Jordan Ferguson: Hoo boy, this one was pretty dire. It is virtually impossible not to love The Rock, an affable guy who will absolutely commit to whatever level of silliness is requested of him, and he does his damndest to make things work this week, but the writing is just not there.
Browsing: Saturday Night Live
Luke Annand: Well, here we are. It’s the morning after the huge, giant 3 1/2 (4 1/2 if you count the red carpet arrival special) hour SNL 40th Anniversary special. At the beginning of the season, I was wondering if they were going to be paying tribute to the history of SNL throughout the season or if they were going to save it all for a special.
Jordan Ferguson:: One of the keys to a great episode of Saturday Night Live is the ability to properly utilize the host, whether by letting them play within a familiar context, or by cleverly subverting expectations.
This week’s episode was the 1st show of the new year. And like any job you come back to after the holidays, you might not be at your A game. This was on display with Kevin Hart as the host.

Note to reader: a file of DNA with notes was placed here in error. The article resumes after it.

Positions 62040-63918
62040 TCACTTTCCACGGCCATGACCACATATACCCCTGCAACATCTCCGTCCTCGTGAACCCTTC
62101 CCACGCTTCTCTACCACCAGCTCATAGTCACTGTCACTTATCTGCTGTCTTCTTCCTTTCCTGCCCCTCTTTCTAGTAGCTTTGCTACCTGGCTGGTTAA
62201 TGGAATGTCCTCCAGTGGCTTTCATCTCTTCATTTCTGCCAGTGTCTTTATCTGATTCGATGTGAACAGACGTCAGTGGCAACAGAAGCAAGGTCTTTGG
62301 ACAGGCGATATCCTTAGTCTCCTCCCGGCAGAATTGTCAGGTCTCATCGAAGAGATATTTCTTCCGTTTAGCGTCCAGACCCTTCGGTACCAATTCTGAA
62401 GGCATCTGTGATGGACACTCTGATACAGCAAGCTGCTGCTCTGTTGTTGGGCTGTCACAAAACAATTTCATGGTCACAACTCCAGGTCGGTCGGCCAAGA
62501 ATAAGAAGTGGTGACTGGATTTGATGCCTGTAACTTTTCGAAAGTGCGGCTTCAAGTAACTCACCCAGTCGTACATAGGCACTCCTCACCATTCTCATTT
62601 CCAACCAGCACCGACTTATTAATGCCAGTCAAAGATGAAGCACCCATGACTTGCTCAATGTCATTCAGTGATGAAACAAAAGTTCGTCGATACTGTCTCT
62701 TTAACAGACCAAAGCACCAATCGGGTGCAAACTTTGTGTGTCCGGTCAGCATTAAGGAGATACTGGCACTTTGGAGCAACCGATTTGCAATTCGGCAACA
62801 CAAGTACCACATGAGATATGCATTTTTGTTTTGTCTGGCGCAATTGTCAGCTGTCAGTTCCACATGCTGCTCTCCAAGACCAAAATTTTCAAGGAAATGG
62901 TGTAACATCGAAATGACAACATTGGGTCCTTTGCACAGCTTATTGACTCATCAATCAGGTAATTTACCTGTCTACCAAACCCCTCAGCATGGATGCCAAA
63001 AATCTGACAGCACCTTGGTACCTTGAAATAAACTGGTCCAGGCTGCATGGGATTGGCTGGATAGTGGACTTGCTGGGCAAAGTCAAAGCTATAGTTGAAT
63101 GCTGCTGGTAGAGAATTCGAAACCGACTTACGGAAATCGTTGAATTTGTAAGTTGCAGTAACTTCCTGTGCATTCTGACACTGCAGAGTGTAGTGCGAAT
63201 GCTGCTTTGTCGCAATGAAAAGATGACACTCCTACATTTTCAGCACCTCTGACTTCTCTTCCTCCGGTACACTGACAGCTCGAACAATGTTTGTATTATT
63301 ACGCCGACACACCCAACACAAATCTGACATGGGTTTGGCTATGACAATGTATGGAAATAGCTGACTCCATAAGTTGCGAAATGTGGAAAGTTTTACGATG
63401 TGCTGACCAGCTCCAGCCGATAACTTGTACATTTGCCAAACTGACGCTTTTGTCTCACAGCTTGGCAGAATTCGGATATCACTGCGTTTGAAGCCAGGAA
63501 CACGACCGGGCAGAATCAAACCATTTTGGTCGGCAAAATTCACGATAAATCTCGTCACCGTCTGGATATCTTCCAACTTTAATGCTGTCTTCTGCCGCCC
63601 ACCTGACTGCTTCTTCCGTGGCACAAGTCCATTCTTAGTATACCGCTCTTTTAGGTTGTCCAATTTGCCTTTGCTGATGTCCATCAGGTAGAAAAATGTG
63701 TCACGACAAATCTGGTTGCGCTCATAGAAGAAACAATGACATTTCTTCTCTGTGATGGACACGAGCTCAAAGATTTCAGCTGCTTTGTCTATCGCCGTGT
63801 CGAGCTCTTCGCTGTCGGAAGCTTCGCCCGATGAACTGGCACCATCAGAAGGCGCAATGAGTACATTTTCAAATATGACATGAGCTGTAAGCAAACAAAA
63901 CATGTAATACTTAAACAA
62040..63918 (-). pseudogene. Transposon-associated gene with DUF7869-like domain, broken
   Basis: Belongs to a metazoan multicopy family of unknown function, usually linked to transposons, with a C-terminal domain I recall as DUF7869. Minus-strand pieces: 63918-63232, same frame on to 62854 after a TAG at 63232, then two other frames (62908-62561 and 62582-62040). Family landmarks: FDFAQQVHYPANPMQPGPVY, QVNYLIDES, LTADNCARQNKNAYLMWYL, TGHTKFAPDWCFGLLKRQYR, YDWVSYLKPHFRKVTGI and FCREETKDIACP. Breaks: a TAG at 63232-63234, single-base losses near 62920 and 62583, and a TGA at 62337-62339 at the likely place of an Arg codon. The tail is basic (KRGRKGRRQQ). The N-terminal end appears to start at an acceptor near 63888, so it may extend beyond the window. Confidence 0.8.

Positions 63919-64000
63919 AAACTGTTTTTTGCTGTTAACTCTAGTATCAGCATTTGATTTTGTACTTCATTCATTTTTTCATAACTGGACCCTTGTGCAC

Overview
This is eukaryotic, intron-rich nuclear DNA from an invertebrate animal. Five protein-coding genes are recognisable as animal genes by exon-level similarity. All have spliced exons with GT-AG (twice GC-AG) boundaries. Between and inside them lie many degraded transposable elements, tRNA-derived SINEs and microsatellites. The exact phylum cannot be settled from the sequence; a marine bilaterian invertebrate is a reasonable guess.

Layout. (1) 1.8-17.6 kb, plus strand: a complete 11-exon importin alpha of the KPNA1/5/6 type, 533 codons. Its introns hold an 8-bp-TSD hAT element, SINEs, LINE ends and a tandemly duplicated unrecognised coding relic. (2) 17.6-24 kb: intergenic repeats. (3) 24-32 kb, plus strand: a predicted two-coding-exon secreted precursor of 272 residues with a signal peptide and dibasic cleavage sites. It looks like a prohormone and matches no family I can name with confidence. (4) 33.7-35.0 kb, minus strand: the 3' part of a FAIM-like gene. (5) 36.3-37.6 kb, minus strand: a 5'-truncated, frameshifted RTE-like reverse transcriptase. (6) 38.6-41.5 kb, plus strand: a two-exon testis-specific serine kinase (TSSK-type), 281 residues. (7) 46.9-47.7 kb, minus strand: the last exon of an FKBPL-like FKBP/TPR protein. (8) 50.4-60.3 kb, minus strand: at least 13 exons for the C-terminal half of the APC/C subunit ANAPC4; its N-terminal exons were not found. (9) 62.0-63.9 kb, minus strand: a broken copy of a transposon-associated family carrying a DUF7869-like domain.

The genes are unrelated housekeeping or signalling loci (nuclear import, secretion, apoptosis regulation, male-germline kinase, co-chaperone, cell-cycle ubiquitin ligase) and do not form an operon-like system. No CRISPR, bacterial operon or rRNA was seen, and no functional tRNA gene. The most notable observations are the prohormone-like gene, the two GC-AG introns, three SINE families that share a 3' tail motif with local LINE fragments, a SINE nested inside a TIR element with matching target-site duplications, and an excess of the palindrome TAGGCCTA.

Jordan Ferguson: Amy Adams is an incredibly versatile dramatic and comedic actress, who can run the gamut between broad comedy and playing more of a straight man character with incredible ease. As a result of this, I found it kind of odd that the show so frequently lost sight of its host this week.
Luke Annand: To start off, I’d like to apologize on behalf of both of us for not doing a crosstalk recap of last weeks SNL with James Franco and Nicki Minaj. Work got in the way and we weren’t able to do it in a timely fashion.
Luke Annand: Going into this week’s episode, part of me was nervous about the host they had for this week, Cameron Diaz.
Jordan Ferguson: Luke, I want to start things off this week by talking about the opening half hour of “Woody Harrelson/Kendrick Lamar,” which I think is the best early stretch we’ve seen all season.
Luke Annand: Going into SNL this week, we have the return of another modern day stand-up legend who got their start in the industry as a one season performer on SNL back in the early 90’s.
Jordan Ferguson: I’m going to go out on a limb here and suggest that Jim Carrey was the last thing this season of SNL needed at this particular moment. Carrey is very self-aware about his pathological need to seize the center and soak up the spotlight, but self-awareness is very rarely enough to solve a problem.